Last week, Noah's Ark Ministries, including evangelical explorers and filmmakers, announced that they had found the remnants of Noah's Ark on Mount Ararat in Turkey. (Read all about the claim in National Geographic
.) Of course, this isn't the first group that's "found" Noah's Ark. No, it's at least the sixth in the last 50 years. Over at Discovery News, the Skeptical Inquirer's Benjamin Radford provides "A Short History of Noah's Ark Discoveries." From Discovery:
Interest in the Ark spiked in the 1970s after a man named Georgie Hagopian said he located and climbed on the remains of the Ark at least twice--though he claimed it occurred some 60 years earlier (in the early 1900s) and could offer no evidence to back it up. One of the first people to claim to have found the Ark on Mt. Ararat was a woman named Violet Cummings, who in the early 1970s wrote a book titled Noah's Ark: Fable or Fact? Despite its intriguing title, the claim turned out to be fable, not fact. A few years later, in 1976, yet another man claimed to have discovered the Ark on Ararat, and offered ambiguous photos as proof but nothing more came of it.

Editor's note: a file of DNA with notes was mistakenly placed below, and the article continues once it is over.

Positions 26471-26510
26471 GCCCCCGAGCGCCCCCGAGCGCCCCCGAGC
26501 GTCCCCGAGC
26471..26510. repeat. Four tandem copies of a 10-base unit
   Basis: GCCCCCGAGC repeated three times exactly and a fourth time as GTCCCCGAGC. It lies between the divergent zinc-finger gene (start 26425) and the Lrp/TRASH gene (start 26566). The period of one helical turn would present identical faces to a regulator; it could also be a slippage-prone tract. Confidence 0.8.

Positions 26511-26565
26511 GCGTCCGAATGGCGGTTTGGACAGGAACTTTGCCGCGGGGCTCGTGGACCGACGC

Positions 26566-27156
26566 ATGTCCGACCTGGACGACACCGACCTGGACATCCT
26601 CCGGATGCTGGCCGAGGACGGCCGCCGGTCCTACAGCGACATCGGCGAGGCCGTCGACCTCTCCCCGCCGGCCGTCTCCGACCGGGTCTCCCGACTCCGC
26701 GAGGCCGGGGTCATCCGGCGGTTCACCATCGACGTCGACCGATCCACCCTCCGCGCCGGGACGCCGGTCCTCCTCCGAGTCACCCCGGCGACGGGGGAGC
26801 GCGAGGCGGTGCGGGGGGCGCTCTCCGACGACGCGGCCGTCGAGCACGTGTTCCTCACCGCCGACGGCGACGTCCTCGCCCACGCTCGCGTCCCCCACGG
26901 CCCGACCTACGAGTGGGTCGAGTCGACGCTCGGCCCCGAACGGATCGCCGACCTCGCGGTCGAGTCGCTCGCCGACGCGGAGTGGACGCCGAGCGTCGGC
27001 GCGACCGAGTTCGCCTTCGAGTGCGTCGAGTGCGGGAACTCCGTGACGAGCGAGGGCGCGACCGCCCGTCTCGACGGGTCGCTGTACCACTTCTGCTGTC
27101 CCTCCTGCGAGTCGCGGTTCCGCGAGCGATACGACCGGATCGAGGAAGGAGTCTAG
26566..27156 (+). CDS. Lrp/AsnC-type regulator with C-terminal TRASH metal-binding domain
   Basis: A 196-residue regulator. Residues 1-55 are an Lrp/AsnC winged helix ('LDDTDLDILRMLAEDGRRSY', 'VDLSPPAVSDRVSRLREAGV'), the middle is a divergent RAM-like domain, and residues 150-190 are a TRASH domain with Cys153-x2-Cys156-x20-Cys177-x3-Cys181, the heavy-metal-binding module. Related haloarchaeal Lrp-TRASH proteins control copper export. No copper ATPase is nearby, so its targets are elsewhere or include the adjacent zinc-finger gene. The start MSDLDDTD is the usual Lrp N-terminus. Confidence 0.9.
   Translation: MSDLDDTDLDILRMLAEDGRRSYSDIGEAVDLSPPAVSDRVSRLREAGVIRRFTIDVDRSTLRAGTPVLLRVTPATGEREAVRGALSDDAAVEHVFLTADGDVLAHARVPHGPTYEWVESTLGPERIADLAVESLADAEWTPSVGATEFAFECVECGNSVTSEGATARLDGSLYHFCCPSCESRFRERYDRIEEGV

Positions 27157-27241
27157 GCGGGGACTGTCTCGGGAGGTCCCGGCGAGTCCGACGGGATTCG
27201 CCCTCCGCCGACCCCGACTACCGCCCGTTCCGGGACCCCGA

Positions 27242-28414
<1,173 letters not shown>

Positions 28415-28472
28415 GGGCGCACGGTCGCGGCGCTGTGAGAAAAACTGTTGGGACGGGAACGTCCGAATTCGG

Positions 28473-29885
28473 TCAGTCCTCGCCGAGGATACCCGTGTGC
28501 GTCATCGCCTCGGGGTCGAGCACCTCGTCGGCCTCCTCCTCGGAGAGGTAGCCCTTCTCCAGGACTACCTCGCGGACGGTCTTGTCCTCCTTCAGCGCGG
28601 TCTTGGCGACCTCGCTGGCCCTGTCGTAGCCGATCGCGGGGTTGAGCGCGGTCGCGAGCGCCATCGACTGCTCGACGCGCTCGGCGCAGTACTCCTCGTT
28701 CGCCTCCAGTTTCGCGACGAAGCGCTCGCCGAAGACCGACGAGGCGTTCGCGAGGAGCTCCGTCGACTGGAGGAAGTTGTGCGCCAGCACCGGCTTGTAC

"A Short History of Noah's Ark Discoveries"
(painting above is Edward Hicks' "Noah's Ark," 1846)
Interest waned until the 1990s, when CBS television aired a primetime special titled The Incredible Discovery of Noah's Ark, which finally offered seemingly definitive proof in the form of an eyewitness who owned a piece of wood he claimed was from the ark. The whole thing turned out to be a huge hoax; CBS and its viewers had been duped.
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